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  • 1.
    Pashkevich, Albina
    et al.
    Dalarna University, School of Technology and Business Studies, Human Geography.
    Stjernström, Olof
    Umeå university.
    Lundmark, Linda
    Umeå university.
    Nature-based tourism, conservation and institutional governance: a case study from the Russian Arctic2016In: The Polar Journal, ISSN 2154-896X, E-ISSN 2154-8978, Vol. 6, no 1, p. 112-130Article in journal (Refereed)
    Abstract [en]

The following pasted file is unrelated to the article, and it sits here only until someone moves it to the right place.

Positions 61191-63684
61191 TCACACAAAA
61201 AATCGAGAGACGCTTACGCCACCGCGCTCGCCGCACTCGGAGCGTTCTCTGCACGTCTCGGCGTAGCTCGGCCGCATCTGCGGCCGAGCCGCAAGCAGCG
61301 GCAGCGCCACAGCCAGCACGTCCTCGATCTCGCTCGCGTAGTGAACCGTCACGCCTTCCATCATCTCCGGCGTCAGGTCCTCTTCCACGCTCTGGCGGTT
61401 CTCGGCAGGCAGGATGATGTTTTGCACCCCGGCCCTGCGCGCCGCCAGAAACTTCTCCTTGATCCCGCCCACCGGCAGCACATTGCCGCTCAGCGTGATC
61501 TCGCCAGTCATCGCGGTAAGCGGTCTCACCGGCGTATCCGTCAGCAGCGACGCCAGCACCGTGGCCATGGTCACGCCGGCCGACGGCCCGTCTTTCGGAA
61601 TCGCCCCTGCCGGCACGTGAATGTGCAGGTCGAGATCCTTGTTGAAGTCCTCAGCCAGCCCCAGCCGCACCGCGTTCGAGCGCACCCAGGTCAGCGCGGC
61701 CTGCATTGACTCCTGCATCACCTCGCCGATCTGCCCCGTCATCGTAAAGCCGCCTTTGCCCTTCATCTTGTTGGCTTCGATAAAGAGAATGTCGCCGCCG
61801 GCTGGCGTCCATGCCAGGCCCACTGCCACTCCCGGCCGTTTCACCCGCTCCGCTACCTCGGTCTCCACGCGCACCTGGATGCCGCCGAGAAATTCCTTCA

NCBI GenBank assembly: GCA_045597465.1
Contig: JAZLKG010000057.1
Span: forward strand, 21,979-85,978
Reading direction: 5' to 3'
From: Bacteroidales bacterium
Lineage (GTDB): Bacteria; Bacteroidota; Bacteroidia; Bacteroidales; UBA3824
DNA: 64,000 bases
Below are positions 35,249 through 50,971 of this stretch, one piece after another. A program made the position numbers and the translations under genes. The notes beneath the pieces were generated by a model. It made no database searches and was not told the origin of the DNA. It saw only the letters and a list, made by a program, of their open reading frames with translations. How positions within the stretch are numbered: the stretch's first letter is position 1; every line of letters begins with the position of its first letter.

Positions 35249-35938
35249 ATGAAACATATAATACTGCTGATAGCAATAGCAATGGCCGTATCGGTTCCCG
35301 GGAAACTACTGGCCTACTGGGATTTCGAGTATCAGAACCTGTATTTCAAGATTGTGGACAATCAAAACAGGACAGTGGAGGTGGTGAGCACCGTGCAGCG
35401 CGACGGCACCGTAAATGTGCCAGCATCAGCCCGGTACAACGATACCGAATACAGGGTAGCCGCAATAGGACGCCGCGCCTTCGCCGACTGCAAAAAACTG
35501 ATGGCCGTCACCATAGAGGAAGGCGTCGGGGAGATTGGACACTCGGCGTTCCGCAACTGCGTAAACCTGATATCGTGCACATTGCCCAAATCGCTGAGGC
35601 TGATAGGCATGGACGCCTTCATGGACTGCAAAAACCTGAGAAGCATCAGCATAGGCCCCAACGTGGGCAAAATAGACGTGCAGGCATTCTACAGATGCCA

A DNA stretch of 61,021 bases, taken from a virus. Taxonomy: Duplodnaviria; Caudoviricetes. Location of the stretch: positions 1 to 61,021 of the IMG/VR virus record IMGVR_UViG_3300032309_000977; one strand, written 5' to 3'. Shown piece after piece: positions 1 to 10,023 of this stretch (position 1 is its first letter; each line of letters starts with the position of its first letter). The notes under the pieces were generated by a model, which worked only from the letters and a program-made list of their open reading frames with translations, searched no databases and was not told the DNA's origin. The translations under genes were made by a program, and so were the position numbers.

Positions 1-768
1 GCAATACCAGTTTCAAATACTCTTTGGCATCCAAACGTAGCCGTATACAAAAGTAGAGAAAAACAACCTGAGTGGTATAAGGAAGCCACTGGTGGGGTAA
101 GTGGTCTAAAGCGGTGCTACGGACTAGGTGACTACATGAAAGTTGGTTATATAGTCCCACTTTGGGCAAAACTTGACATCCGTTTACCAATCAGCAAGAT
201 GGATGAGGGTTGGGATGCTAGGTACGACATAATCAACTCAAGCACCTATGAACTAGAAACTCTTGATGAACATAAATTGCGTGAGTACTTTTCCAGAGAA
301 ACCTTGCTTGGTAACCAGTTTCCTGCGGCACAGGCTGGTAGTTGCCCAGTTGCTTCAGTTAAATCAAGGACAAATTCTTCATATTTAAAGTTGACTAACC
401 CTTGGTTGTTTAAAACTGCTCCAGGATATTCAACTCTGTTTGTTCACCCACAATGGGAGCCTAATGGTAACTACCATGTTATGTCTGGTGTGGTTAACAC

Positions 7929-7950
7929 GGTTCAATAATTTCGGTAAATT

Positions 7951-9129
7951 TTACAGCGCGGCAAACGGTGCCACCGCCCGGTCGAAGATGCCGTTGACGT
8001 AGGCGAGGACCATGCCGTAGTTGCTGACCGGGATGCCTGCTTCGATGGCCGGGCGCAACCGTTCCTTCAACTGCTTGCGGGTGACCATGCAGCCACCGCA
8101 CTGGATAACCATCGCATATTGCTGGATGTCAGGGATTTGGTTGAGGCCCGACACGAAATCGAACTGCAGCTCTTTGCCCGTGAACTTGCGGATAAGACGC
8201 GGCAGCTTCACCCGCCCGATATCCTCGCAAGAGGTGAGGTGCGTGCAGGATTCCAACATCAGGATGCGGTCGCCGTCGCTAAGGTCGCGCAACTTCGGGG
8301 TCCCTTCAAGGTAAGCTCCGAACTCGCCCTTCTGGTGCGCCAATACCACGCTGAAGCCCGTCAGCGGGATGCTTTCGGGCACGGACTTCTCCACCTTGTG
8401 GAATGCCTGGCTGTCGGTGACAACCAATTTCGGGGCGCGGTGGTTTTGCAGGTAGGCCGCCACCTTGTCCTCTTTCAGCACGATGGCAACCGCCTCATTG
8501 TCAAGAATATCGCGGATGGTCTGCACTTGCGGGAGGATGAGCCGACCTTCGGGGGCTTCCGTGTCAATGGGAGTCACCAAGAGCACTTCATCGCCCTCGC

This paper analyses current institutional arrangements connected to the protection of natural resources in developing nature-based tourism in the territories of the north-western part of the Russian Arctic. Examples from two regions, the Arkhangelsk Oblast and the Nenets Autonomous Okrug, illustrate how the different methods of nature conservation – national parks and nature reserves – are promoting or constraining the development of nature-based tourism activities. The study is based on 14 semi-structured interviews with representatives from state organisations as well as representatives from non-governmental organisations, and reviews of planning and policy documents. This paper discusses the factors shaping present institutional arrangements connected to environmental protection and the capability to establish planning schemes. The agencies responsible for nature-based tourism development often suffer from rudimentary tourism planning, inadequate tourism infrastructure and a lack of service management skills. In addition, there is evidence that mistrust and a lack of collaboration among governmental agencies and private stakeholders also limit development opportunities. Despite the difficulties experienced by authorities responsible for the measures of conservation and nature protection in the remote Arctic territories (Nenetsky State Nature Reserve), pockets of success are identifiable (e.g. Kenozersky National Park). The reality of the nature conservation efforts and the ability to develop nature-based activities is heavily dependent on individual engagement and interpersonal collaboration, which makes the best practices non-transferable to other contexts. So far, the current system of institutional governance limits the possibilities to increase the economic impact of nature-based tourism in the Russian Arctic.

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